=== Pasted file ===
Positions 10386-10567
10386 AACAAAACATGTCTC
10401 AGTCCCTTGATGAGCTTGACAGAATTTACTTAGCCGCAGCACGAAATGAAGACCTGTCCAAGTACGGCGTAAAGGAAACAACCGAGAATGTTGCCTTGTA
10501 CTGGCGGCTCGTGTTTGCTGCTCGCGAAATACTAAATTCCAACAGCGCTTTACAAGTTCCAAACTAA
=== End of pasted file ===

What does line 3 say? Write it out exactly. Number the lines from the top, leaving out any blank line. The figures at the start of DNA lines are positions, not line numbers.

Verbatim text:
10401 AGTCCCTTGATGAGCTTGACAGAATTTACTTAGCCGCAGCACGAAATGAAGACCTGTCCAAGTACGGCGTAAAGGAAACAACCGAGAATGTTGCCTTGTA